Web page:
We need to be ready to overlook minor offenses. “Love covers a multitude of sins,” 1 Peter, chapter 4. “It’s hatred that stirs up strife, that love covers all transgressions.” So much in our day is people standing on their rights and fighting for what they think is theirs. I’ve been following the World Cup some, and one team, the teammates got offended and they refused to practice because they were mad at the coach. We should be people who bear up under insults and mistreatment, who are not thin-skinned but thick-skinned. “A man’s discretion makes him slow to anger and it is his glory to overlook a transgression. A fool always loses his temper. A wise man holds it back.” So it’s very, very important that we be patient and there are often times when we will be wronged and the best thing to do, rather than making an issue of it is simply to let it pass. I like Proverbs 25:28: “Like a city that is broken into and without walls is a man who has no control over his spirit.” Another verse that I use a lot in counseling, in 1 Corinthians, chapter 13, verse 7, it says, “Love hopes all things. Love believes all things.” And to paraphrase, love assumes the best. If somebody does something that may appear to you to be offensive, try to think of some way you can take it in the best way, rather than the worst way.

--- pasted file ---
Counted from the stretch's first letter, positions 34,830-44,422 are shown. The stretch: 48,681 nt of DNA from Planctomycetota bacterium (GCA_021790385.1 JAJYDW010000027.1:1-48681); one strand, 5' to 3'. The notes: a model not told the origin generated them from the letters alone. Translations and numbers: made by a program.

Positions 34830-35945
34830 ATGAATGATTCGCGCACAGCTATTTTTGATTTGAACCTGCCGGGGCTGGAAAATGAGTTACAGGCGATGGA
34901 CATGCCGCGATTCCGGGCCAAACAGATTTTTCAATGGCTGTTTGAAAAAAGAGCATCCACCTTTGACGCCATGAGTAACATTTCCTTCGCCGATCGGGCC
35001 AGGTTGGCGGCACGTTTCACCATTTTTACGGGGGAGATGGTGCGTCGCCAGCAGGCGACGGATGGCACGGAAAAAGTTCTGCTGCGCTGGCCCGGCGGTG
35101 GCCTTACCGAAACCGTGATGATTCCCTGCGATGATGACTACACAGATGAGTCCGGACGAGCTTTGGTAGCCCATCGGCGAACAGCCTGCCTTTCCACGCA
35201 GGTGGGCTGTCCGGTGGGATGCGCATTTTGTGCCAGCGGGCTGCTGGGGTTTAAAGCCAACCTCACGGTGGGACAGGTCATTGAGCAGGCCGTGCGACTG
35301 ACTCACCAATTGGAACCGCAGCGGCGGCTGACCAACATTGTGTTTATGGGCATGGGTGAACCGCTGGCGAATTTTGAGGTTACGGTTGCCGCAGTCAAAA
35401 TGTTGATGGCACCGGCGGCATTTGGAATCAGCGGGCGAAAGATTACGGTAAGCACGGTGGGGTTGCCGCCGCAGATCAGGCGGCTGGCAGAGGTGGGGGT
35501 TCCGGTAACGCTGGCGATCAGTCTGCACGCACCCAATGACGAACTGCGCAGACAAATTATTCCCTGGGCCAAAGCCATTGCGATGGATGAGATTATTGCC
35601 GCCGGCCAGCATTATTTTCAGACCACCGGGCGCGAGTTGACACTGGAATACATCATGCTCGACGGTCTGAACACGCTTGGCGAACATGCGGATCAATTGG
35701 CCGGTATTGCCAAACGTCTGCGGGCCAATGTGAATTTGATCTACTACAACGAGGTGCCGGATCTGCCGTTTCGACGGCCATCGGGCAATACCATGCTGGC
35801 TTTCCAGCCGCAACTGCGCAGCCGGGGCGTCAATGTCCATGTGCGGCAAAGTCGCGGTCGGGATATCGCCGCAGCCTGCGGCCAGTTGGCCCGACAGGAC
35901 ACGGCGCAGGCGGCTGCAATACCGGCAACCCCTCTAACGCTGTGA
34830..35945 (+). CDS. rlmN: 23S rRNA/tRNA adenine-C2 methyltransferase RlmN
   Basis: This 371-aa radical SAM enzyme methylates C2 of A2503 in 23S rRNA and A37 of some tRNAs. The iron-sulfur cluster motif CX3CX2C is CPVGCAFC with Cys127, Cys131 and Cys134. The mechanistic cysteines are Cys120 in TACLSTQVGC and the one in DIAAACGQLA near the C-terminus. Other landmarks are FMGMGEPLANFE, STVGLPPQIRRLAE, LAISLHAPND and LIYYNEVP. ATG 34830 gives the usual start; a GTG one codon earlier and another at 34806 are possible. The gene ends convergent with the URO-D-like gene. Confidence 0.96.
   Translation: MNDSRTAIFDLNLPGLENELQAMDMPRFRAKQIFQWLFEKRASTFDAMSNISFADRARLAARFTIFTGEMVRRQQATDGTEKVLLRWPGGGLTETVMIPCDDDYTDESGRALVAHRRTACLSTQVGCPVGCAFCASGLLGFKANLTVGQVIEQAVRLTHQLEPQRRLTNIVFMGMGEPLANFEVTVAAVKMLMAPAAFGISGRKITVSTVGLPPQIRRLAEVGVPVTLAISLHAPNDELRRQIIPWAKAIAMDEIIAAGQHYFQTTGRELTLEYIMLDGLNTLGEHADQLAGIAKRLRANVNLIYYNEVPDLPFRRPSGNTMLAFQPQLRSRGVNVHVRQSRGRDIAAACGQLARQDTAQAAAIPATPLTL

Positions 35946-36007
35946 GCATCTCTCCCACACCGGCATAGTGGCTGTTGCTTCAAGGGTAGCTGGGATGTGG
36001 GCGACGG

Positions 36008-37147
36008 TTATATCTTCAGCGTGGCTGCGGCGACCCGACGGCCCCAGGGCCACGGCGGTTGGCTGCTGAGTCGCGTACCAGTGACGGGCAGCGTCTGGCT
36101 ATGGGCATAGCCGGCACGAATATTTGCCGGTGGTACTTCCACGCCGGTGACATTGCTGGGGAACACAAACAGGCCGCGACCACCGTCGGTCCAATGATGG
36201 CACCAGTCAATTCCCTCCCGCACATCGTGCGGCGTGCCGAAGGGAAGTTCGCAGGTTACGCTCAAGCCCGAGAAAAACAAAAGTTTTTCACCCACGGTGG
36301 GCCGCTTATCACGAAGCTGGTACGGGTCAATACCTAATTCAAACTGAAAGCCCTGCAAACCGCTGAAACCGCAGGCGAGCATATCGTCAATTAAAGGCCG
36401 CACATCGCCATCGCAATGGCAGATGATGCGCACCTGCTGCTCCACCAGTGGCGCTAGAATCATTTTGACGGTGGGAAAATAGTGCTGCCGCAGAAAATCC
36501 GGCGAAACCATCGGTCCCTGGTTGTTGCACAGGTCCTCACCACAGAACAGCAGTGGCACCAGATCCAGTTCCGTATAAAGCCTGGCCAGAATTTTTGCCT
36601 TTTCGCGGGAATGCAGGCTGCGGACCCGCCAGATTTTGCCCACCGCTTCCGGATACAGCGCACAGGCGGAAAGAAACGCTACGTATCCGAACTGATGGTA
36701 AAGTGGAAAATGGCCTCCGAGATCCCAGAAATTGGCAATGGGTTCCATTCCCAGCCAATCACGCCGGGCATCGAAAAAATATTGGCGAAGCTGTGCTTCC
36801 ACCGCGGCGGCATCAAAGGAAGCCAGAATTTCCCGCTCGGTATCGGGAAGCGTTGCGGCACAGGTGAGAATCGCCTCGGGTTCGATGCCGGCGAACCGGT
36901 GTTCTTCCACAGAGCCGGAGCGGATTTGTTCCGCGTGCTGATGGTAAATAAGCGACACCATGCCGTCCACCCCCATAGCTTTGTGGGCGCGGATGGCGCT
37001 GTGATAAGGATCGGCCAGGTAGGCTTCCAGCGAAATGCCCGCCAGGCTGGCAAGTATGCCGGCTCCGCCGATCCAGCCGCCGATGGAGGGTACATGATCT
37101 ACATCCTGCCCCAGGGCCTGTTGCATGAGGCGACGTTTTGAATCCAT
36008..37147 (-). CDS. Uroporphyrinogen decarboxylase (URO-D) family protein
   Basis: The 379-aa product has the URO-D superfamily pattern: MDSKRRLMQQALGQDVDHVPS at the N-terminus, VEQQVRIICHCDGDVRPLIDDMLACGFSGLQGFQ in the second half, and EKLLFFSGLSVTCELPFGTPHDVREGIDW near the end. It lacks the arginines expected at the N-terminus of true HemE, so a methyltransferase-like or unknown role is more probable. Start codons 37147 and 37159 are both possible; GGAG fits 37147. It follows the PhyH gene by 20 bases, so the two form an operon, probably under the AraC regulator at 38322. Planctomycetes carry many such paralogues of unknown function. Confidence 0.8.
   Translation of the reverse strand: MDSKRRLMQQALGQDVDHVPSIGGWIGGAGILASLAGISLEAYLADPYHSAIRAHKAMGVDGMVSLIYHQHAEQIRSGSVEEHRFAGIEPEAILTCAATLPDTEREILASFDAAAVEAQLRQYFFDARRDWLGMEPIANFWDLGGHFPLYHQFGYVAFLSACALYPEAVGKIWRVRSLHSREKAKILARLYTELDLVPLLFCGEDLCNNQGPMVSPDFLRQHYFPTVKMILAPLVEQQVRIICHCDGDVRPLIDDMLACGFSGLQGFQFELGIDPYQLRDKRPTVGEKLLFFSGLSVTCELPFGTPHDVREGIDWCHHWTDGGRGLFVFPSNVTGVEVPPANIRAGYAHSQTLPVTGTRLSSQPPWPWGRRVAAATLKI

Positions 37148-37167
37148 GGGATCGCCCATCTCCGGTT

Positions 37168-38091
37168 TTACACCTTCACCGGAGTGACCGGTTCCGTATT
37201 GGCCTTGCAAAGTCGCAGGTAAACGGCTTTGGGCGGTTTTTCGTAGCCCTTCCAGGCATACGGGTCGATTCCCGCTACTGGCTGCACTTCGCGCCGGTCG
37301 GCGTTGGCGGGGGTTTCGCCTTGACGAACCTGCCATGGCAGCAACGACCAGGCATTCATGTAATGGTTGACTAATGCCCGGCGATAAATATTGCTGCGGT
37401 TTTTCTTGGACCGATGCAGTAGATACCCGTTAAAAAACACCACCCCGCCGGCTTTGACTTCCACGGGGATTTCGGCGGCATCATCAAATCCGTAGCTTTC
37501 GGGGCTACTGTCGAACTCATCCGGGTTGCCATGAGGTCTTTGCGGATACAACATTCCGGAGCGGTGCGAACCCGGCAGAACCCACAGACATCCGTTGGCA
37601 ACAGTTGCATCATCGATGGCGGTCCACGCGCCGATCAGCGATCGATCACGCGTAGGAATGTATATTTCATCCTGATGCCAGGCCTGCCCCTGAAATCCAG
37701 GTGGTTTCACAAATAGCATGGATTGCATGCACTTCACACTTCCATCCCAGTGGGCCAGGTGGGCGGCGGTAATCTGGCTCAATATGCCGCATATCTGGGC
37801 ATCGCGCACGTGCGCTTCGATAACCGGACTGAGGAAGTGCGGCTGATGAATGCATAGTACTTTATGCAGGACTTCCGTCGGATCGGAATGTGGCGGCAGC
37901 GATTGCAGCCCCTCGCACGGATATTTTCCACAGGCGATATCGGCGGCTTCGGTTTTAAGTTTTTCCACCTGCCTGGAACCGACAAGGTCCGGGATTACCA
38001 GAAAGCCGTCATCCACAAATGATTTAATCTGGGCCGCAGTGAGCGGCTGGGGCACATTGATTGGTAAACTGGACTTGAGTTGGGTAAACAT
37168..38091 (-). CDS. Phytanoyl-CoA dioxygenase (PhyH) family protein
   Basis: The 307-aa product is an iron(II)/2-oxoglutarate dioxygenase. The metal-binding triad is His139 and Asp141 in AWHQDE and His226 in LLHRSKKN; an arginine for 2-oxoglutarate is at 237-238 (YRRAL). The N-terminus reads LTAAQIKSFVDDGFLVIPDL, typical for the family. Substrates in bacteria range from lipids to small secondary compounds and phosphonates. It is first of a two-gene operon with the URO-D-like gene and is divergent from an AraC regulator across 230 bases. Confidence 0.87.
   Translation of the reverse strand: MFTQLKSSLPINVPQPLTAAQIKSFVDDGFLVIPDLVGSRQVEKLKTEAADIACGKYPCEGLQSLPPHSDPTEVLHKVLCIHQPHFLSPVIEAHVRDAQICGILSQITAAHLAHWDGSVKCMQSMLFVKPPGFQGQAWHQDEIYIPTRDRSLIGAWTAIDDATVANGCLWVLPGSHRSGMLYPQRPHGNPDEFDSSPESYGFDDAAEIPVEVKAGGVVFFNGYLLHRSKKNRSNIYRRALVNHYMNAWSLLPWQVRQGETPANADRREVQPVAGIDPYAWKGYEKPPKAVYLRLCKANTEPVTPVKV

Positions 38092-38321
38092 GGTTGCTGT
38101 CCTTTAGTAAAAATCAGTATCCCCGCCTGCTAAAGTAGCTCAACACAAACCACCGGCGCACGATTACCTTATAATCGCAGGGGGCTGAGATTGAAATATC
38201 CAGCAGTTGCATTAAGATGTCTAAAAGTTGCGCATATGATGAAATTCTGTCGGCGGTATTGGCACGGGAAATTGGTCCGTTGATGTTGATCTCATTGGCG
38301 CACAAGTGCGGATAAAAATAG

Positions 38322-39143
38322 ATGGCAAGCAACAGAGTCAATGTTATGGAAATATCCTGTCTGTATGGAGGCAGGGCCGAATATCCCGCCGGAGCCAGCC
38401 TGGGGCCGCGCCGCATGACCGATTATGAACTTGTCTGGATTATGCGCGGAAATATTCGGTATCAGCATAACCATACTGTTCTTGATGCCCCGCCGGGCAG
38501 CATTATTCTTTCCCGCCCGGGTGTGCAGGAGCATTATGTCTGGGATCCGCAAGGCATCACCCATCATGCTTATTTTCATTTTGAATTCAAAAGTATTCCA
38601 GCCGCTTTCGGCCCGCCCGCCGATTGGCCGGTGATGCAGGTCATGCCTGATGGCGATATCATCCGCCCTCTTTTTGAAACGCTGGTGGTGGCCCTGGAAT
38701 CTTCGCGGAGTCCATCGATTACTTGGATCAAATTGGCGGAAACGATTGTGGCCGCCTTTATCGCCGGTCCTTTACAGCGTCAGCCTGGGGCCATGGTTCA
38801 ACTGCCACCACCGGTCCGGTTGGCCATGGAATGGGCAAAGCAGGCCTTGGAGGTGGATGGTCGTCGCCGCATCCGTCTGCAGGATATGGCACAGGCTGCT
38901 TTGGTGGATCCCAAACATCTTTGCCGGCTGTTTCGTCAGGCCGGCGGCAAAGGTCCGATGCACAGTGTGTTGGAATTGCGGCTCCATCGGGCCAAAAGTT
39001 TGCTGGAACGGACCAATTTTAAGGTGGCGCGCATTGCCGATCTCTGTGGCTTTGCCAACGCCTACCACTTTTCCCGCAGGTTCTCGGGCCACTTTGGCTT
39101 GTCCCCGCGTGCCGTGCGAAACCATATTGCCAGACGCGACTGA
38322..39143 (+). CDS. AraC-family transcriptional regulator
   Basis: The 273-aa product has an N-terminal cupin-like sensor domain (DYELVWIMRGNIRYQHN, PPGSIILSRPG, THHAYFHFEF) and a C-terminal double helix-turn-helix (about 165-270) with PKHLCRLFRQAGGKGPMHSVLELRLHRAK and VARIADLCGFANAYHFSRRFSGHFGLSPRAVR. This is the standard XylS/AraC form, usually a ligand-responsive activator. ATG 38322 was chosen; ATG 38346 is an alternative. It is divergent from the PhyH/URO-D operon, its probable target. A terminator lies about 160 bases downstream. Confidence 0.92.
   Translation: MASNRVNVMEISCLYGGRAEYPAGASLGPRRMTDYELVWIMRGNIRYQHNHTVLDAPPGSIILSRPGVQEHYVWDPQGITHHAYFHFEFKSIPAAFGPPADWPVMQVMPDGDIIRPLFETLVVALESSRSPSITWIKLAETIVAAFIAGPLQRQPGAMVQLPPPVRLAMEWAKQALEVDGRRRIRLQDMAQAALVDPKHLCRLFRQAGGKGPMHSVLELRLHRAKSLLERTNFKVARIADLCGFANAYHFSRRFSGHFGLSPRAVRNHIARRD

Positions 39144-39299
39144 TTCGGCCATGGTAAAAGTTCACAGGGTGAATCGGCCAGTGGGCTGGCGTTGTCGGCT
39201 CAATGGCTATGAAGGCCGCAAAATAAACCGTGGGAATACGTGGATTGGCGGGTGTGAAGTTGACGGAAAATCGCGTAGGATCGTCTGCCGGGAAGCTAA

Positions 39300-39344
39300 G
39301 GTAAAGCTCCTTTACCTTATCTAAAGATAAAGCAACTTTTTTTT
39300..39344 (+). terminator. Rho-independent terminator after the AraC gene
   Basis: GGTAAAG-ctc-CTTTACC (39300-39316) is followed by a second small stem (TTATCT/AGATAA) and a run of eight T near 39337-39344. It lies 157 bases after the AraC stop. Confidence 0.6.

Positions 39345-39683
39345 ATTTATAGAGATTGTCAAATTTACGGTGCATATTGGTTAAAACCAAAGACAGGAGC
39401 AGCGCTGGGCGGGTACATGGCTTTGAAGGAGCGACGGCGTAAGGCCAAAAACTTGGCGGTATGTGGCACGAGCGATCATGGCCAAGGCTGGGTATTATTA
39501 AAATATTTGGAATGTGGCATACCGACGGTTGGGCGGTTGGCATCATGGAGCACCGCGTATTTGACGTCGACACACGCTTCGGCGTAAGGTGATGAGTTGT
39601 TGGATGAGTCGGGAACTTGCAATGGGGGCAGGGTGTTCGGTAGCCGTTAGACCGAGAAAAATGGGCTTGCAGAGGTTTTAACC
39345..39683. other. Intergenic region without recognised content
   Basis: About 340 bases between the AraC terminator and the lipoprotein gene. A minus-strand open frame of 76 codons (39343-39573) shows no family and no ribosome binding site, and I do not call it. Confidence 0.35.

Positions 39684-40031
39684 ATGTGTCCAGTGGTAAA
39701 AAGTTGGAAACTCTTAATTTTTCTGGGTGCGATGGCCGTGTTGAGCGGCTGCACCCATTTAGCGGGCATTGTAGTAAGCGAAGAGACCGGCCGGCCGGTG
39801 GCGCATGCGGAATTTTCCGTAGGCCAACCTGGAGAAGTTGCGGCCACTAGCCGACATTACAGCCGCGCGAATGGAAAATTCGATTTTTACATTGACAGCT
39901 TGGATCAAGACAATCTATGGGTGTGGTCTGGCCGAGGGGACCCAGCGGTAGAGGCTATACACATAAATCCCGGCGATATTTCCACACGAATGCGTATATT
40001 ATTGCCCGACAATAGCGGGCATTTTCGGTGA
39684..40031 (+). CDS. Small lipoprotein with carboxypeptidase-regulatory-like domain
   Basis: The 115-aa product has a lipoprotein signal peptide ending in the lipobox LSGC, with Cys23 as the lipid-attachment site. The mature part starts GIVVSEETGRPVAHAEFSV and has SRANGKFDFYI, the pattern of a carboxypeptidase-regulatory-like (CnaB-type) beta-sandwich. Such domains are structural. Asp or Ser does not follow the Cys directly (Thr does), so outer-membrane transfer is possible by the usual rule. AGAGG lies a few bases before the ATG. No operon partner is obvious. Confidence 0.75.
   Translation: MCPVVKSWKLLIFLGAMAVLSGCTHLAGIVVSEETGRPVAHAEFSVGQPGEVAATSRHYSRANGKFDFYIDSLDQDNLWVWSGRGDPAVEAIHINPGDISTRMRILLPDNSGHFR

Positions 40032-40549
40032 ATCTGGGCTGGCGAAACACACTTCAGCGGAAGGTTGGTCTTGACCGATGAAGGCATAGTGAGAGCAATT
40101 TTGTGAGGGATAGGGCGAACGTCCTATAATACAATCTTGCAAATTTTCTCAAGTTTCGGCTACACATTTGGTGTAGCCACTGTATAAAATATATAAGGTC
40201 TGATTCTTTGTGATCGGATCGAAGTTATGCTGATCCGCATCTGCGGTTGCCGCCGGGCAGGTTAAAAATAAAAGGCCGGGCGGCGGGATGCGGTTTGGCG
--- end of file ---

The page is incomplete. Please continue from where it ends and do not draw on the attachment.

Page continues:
Be ready to make sacrifices for the sake of peace.

  • 1 Cor 6:7; Prov 17:14

We should be ready to make sacrifices for the sake of peace. Paul tells the Corinthians, “It is better for you to be wronged than to go to court before the unbelievers.” So we pursue the things that make for peace and the building up of one another. “Abandon the quarrel before it breaks out.” There are a lot of times you should just walk away, if it’s simply a matter of pride.

Trust God to defend your interests.

  • 1 Pet 2:23

And ultimately we have to trust God to defend our interests and not to feel like we have to always speak up for ourselves. Thinking of our Lord Jesus, “While being reviled, he did not revile in return. “While suffering, he uttered no threats, but kept entrusting himself to him who judges righteously.” Jesus did not stand up for his rights and as we trust God and trust, as Jesus did, that ultimately God is the one who cares for us, protects us. There are times you’re tempted. You hear somebody says something about you, and you feel tempted to blast back or to go tell everybody else how bad they are, and how good you are. There’s times just to be quiet. So part of peacemaking is not to make a big issue over everything that happens. We’re gonna talk about how to confront sin, but you don’t necessarily confront every sin. If the wife squeezes the toothpaste from the middle of the tube, or the husband, you know, leaves the toilet seat up or something, you really don’t need to be calling in the elders in all these situations. I had one time, it’s actually a lady I had tried to counsel when she had been having kind of an emotional affair with somebody and by God’s grace, she repented of that, and two or three weeks later, she calls me and says, I want to divorce my husband. Well, why? Well, we were in this store and a pretty girl walked by and I noticed him looking at her, and so, we need counseling and, you know. I don’t think we, as men, should be looking inappropriately at pretty girls, but, that’s, from what she described, wasn’t a matter to pull in the elders, especially in light of the forest in her own eye, which brings us to the next point.